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The relationship between anomalistic belief and biases of evidence integration and jumping to conclusions.

Research paper by Toby T Prike, Michelle M MM Arnold, Paul P Williamson

Indexed on: 27 Aug '18Published on: 27 Aug '18Published in: Acta Psychologica



Abstract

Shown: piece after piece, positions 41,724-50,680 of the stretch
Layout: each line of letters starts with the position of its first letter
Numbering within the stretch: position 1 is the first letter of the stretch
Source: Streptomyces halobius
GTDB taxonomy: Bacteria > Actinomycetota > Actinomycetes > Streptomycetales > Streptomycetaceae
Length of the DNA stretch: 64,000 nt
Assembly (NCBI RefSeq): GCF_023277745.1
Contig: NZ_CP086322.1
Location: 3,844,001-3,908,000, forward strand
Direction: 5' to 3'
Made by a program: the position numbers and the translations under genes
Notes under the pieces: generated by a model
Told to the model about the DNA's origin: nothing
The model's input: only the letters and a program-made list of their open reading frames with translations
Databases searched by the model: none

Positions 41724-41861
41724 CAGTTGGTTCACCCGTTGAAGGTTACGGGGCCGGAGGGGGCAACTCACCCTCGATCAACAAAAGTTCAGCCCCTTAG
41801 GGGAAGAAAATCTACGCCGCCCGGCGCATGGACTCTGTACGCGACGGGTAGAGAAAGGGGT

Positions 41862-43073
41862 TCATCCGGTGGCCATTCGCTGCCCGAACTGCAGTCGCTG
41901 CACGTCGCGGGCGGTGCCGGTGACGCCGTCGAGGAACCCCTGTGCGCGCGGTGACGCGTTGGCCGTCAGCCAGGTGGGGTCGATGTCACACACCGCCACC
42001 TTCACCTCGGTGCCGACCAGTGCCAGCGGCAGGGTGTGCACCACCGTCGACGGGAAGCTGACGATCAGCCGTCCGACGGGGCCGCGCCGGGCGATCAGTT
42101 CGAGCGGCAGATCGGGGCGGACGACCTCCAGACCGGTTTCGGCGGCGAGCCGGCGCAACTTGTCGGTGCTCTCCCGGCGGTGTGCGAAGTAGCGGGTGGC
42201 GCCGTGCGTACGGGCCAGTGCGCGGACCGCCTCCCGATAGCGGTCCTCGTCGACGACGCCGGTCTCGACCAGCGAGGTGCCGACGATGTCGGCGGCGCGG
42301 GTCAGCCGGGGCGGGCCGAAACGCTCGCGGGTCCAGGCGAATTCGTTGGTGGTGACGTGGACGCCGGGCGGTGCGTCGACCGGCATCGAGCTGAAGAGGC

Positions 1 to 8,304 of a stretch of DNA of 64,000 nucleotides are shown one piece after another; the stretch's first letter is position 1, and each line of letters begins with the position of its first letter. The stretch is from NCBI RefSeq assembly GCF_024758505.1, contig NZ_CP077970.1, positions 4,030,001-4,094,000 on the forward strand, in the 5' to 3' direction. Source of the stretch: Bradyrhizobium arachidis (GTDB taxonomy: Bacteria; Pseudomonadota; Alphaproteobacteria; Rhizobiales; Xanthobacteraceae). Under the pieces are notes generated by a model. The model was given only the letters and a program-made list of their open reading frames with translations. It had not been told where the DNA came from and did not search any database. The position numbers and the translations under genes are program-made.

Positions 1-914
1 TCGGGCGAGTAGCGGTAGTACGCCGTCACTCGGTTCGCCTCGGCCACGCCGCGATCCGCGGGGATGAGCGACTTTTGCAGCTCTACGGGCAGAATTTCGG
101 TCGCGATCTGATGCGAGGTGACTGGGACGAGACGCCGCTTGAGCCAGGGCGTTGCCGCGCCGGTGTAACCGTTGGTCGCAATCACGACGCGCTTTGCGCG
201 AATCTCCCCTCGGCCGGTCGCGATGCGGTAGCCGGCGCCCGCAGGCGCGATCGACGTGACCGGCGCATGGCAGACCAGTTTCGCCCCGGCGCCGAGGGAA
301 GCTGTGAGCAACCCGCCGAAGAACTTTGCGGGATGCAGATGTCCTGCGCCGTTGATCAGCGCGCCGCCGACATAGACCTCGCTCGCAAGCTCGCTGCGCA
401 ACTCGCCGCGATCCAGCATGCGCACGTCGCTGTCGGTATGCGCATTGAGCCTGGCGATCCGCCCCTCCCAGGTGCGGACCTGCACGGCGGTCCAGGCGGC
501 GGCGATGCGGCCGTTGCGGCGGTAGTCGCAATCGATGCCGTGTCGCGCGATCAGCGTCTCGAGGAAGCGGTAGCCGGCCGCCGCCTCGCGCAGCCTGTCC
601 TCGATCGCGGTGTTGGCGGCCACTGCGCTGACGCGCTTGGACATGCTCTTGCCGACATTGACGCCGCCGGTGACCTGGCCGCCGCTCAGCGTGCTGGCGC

Biases in the assessment and integration of evidence are likely contributors to anomalistic (e.g., paranormal, extra-terrestrial) beliefs because of the non-evidence based nature of these beliefs. However, little research has examined the relationship between anomalistic beliefs and evidence integration biases. The current study addressed this gap by examining the relationship between anomalistic belief and four such biases; bias against disconfirmatory evidence (BADE), bias against confirmatory evidence (BACE), liberal acceptance bias, and the jumping to conclusions bias (JTC). Standard BADE scenarios were used to measure BADE, BACE, and the liberal acceptance bias: Participants were given three pieces of evidence, one at a time, and required to rate several alternative explanations. The JTC was measured using two draws-to-decisions tasks (beads and emotionally salient), and participants also completed measures of anomalistic belief and delusion-proneness. Results showed that liberal acceptance was the only evidence integration bias that significantly predicted greater overall anomalistic belief. However, this relationship was no longer significant once delusion proneness was controlled for. Additionally, BADE significantly predicted experiential (but not other types of) anomalistic beliefs even after controlling for delusion proneness. We propose that liberal acceptance may lead people to form anomalistic beliefs on the basis of little evidence, and that stronger BADE may make these beliefs highly resistant to change. Copyright © 2018 Elsevier B.V. All rights reserved.